The document predicts that abrupt climate change could bring the planet to the edge of anarchy as countries develop a nuclear threat to defend and secure dwindling food, water and energy supplies. The threat to global stability vastly eclipses that of terrorism, say the few experts privy to its contents.

‘Disruption and conflict will be endemic features of life,’ concludes the Pentagon analysis. ‘Once again, warfare would define human life…’

An imminent scenario of catastrophic climate change is ‘plausible and would challenge United States national security in ways that should be considered immediately’, they conclude. As early as next year [2005] widespread flooding by a rise in sea levels will create major upheaval for millions.”

The report went on to predict “catastrophic” energy shortages by 2020 (current oil price: about US$45 per barrel). The authors in 2004 thought it was possibly too late even then to prevent such disasters.  “It could start tomorrow and we would not know for another five years [2009],’ they said.

Some sane bloggers, e.g. Anthony Watts of WUWT, have always enjoyed compiling amusing lists of dud warming-catastrophe predictions. But a new blog entrant is specialising in the genre and, by sorting and classifying, turns the scare-a-minute soothsaying into spectacular entertainment.

One sub-genre on the site specialises in which particular countries or places have variously been spruiked as most likely to suffer most when Gaia cranks up the thermostat and takes her revenge. Australia, of course, will be hardest hit by climate change.  If you live in Perth, well, Perth will be hardest hit by climate change, perhaps becoming a ghost metropolis, as climate comedian Tim Flannery puts it.

But Australia is not alone. Pick a country, any country, say Malta or Bulgaria, and you’ll be sure someone has claimed the ‘settled science’ is in no doubt that, yes, Malta or Bulgaria will be hardest hit by climate change. Alternatively, if your country is thought to have a chance of surviving climate change, it will become a lifeboat state flooded by teeming millions of climate refugees. For example, see here and here.

So keep a straight face as you read below, courtesy of

Mr Dunlop, who’s now with the Association for the study of Peak Oil and Gas, says Australia will be one of the hardest hit by a rise in global temperatures.”We’re one of the driest continents on the earth and the effects on Australia will be more severe than elsewhere.” – ABC News, May 2013

Australia’s top intelligence agency believes south-east Asia will be the region worst affected by climate change by 2030, with decreased water flows from the Himalayan glaciers triggering a ‘cascade of economic, social and political consequences’. The dire outlook was provided by the deputy director of the Office of National Assessments, Heather Smith, in a confidential discussion on the national security implications of climate change with US embassy officials. — Sydney Morning Herald, Dec 2010

The effects of climate change will impact more severely on the economy of Papua New Guinea than on any other in the Pacific, according to a new report by the Asian Development Bank. –ABC News, Nov 2013

Research reports that Bangladesh is one of the hardest hit nations by the impacts of climate change. — UK website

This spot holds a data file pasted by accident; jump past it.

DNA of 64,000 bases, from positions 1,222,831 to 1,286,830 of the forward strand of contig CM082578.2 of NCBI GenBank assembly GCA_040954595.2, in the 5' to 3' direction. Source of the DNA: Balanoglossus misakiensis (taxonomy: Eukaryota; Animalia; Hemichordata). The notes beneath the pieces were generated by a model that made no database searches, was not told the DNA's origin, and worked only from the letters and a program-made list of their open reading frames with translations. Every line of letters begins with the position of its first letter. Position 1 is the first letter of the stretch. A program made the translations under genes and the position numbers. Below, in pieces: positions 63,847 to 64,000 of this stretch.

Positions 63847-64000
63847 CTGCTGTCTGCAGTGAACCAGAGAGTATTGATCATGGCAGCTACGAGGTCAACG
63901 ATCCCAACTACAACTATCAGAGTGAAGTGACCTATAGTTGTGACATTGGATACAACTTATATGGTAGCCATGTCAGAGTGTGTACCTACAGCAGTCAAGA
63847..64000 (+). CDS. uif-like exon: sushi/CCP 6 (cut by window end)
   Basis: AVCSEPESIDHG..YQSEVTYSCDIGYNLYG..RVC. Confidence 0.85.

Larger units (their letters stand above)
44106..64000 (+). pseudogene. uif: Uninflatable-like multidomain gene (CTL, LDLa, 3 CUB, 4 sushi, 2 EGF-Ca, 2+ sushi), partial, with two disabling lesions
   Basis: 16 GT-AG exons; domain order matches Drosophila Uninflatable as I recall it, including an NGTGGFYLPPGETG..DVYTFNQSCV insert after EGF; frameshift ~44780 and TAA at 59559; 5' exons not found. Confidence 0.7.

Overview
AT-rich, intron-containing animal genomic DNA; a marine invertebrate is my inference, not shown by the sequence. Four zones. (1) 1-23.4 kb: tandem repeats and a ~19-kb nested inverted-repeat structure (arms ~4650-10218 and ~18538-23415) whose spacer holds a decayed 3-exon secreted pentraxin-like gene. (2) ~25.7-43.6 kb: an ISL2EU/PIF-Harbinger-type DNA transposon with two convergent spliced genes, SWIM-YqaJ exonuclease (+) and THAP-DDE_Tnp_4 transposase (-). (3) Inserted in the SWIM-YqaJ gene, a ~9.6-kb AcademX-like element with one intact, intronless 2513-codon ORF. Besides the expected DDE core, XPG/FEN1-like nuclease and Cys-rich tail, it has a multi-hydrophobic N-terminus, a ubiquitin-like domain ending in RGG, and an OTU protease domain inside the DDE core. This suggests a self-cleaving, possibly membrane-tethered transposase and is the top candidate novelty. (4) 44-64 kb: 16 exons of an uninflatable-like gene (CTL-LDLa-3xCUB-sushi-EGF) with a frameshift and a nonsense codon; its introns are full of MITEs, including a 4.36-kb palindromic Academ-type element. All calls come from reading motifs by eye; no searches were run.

There seems to be consensus in the developed world that Africa will be the hardest hit or most affected region, due to anthropogenic climate change. – YouLead Collective, a young generation of climate leaders, Nov 2014

Vietnam is likely to be among the countries hardest hit by climate change, mainly through rising sea levels and changes in rainfall and temperatures. – International Food Policy Research Institute, 2010

Norway’s Minister of the Environment and International Development Erik Solheim stated today that “The Small Island Developing States are among the hardest hit by climate change.”  — as reported by the Norwegian media, Nov 2011

Maldives’ economy hardest hit by climate change: Asian Development Bank. The Maldives is the most at-risk country in South Asia from climate change impacts, said the report titled ‘Assessing the costs of climate change and adaptation in South Asia.’ – Minivan News, Aug 2014

According to the latest data modelling, climate change is likely to have the strongest impact on Scandinavian countries such as Denmark, Norway and Sweden –

Bulgaria, Spain, Portugal, Italy and Greece are the countries that would be worst affected by global warming, according to a European Union report. The EC Joint Research Commission (JRC) report, released on Wednesday, takes into account four significantly sensitive factors: agriculture, river flooding, coastal systems and tourism. — Sofia News Agency, Nov 2009

The economies of southern Europe and the Mediterranean, including Malta, are forecast to suffer the most adverse effects of climate change, according to a new report drawn up by the European Environment Agency. —, July 2010

Climate change is faster and more severe in the Arctic than in most of the rest of the world. The Arctic is warming at a rate of almost twice the global average —

China’s Poor Farmers Hit Hardest by Climate Change. Declan Conway, a University of East Anglia researcher who has studied climate change’s affect on China’s farmers, told Reuters that people in remote communities in China’s poorer regions are particularly exposed to climate hazards. — Circle Of Blue, Dec 2012

Report: Middle East, African Countries to Be Hardest Hit by Climate Change —, Dec 2012

Googling “hardest hit by climate change” is endless fun. For example, cuddly koalas, those really-cute Clownfish and pretty staghorn corals are all going to be “hardest hit by climate change”. For some reason, redback spiders, warthogs and piranhas never make the cut as top climate-threatened species.

But that’s an article for another day.

Tony Thomas blogs at